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How do I Set the Price of My Retail Products?

12 January 2024

One of the major challenges new independent retailers face is setting the sales prices for their products. You need to ensure you’re priced to turn a profit on your inventory, but also able to turn over stock. It’s hard to strike a balance between profitability and affordability. So, what’s a retailer to do? Read on as we unveil some of the tips on how to evaluate your pricing and ensure you’re hitting your margins.

Andrea Landi

Understanding Pricing Strategy

Your pricing strategy plays a major role in your overall business and marketing strategy. Deciding whether you’re going to price to be competitive, to undercut competition, to turn a good profit margin on each item you sell… There’s a lot that goes into deciding how to price the products you stock on your shelves.

But pricing also affects the overall perception of your business. Counter intuitive though it may seem, overpricing stock can give the illusion of luxury and quality, which will greatly limit your target demographic, but may align with your goals and strategy. Under-pricing products, or working on very little margin, can make your business affordable and drive a lot of foot traffic and turnover, but may end up driving away a lot of upper-middle to upper-class clients.

Cost Analysis

One of the first steps in developing your pricing strategy and how to price your retail products is understanding your break-even point. We’ve covered the subject in great detail in this article. However, as a quick reminder, your break-even point is the point at which your total revenue from products and services you sell is equal to your total operating expenses, including stock, wages, rent, electricity, insurance… Everything!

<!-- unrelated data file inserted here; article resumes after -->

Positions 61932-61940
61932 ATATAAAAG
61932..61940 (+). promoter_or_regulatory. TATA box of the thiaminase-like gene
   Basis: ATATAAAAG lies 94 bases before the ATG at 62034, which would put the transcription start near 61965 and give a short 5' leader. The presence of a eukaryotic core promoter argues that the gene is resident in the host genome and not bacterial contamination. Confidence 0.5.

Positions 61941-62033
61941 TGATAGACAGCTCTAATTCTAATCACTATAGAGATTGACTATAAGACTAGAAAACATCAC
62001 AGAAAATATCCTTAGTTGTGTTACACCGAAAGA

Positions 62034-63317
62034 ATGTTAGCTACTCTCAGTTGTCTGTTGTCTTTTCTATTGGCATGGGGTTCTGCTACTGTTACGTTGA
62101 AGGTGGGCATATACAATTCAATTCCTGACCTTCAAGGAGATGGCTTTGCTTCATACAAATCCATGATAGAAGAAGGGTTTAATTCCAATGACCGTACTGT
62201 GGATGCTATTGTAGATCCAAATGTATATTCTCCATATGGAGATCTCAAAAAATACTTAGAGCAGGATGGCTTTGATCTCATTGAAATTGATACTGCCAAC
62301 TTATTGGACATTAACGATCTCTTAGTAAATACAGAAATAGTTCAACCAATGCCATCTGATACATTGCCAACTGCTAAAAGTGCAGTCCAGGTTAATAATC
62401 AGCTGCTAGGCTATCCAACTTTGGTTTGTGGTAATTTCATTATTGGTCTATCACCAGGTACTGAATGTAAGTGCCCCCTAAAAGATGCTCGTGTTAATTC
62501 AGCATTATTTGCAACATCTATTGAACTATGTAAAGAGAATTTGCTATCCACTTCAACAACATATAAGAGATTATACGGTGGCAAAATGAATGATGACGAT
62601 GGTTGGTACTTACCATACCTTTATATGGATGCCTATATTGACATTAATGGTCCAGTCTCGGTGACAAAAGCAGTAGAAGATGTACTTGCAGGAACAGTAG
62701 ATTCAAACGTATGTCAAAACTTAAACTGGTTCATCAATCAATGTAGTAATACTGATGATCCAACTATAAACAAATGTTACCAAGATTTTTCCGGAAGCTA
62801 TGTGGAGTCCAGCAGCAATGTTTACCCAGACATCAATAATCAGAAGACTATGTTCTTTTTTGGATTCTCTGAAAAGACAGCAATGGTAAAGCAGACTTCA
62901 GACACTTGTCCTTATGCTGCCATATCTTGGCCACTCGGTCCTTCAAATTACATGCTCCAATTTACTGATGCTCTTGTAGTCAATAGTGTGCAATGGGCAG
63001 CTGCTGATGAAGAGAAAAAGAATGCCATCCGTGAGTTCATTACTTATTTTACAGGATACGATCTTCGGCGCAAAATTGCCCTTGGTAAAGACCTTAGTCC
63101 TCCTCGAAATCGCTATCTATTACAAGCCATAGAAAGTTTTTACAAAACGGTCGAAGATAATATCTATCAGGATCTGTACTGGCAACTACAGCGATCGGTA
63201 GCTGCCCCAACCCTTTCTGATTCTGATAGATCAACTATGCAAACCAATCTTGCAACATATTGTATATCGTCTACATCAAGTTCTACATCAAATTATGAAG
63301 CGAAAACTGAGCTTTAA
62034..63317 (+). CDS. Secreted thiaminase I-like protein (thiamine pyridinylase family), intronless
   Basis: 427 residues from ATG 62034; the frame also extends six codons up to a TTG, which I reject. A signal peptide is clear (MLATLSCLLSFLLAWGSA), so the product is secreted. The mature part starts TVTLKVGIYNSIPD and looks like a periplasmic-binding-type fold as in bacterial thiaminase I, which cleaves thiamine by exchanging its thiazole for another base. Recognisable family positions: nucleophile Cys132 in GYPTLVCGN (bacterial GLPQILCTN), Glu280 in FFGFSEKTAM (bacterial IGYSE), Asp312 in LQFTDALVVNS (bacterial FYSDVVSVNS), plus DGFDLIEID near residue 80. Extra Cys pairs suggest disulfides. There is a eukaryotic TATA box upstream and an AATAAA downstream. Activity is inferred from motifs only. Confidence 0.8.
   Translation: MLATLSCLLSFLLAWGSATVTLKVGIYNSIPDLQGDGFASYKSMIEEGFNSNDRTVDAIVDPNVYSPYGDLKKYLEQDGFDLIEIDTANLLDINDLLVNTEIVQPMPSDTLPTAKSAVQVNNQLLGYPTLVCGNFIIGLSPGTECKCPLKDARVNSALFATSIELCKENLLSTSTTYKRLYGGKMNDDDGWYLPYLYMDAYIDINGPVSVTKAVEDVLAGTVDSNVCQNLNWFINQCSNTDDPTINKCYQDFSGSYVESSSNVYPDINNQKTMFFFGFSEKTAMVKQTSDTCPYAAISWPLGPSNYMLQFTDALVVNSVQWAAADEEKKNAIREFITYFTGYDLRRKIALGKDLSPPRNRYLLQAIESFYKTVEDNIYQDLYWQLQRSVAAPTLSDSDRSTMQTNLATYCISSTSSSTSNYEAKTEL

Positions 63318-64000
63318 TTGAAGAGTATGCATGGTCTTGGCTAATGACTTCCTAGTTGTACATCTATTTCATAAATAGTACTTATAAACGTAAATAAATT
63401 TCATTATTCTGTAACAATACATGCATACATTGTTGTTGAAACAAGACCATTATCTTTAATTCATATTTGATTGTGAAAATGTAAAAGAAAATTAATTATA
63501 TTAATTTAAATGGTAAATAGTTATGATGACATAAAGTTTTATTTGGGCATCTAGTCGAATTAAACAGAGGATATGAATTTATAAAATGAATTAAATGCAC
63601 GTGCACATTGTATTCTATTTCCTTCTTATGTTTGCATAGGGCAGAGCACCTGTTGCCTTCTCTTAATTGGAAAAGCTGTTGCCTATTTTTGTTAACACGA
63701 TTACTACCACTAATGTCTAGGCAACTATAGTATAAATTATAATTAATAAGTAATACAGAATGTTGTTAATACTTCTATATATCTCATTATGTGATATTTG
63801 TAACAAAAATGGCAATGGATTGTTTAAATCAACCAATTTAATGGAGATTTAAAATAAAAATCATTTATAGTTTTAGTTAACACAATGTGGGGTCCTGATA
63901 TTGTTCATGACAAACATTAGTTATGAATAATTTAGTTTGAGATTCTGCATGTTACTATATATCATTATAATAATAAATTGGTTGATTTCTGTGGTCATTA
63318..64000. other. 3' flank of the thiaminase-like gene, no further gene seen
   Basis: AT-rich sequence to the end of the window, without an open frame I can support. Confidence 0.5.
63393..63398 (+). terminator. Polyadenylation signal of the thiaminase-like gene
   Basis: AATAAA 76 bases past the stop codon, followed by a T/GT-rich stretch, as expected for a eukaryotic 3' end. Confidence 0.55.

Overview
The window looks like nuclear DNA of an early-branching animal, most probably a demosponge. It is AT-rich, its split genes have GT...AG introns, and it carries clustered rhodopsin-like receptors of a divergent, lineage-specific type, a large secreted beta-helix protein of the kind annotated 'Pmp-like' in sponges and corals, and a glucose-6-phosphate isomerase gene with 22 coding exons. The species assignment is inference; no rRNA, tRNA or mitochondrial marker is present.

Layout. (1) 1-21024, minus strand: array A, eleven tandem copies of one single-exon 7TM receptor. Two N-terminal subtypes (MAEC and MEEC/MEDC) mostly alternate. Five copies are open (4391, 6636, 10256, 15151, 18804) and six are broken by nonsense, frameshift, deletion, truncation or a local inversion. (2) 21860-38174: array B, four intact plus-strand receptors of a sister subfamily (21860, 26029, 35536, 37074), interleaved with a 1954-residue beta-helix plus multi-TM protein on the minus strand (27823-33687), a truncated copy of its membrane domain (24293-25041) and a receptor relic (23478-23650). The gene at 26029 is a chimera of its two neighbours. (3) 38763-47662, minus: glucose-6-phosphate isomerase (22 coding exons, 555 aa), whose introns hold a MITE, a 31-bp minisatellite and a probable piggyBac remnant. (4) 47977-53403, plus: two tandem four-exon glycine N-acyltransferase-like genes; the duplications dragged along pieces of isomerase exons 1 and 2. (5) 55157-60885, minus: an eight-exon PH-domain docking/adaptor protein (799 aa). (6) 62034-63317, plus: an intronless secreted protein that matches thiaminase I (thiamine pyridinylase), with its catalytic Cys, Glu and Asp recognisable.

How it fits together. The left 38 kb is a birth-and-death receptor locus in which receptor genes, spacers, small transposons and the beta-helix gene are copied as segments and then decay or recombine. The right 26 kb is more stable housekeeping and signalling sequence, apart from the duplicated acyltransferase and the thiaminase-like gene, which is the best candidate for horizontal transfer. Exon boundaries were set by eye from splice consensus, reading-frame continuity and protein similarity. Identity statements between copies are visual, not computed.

When planning your pricing strategy, it’s important to keep this break-even point in mind. How much stock must you sell? Will selling fewer at a higher price allow you to break even, or is it easier to move more products with a smaller profit margin?

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Deciding Price Points

Once you’ve analysed your costs, it’s time to figure out how to turn a profit. So now it’s time to really dig into the details of how to price your retail products.

Competitor Analysis

When setting your prices, it’s imperative that you keep an eye on the competition’s pricing, especially when it comes to direct, local competition. In a troublesome economic climate, consumers tend to be much more price sensitive. Therefore, it’s all the more important to ensure that you aren’t overpricing your goods compared to the competition if you want to drive them to your point of sale.

Start by listing all your direct and indirect competition. Then, you can visit their website or head to their shop physically to check prices of competing goods. Take account of any additional services that they may offer as well, such as warrantees or price matching offers, as these can be seen by customers to be an added value outside of costs that may make up for any insubstantial difference in sales price.

There are also online platforms that offer real-time benchmarking of major players in any industry. This can allow you to make dynamic decisions about marketing or any price changes you wish to make. Keep in mind, these services are paid, so you’ll need to add this additional cost to your break-even point, and it might not be an imperative for you to have up-to-the-minute information, as long as you are regularly analysing your competitor’s prices.

Aligning with Customer Perception

There are a number of strategies you can employ to decide how you are going to price your items.

  • Cost-plus pricing refers to the practice of marking up your wholesale prices in order to hit a certain percentage of margin or adding a flat-rate markup to every item.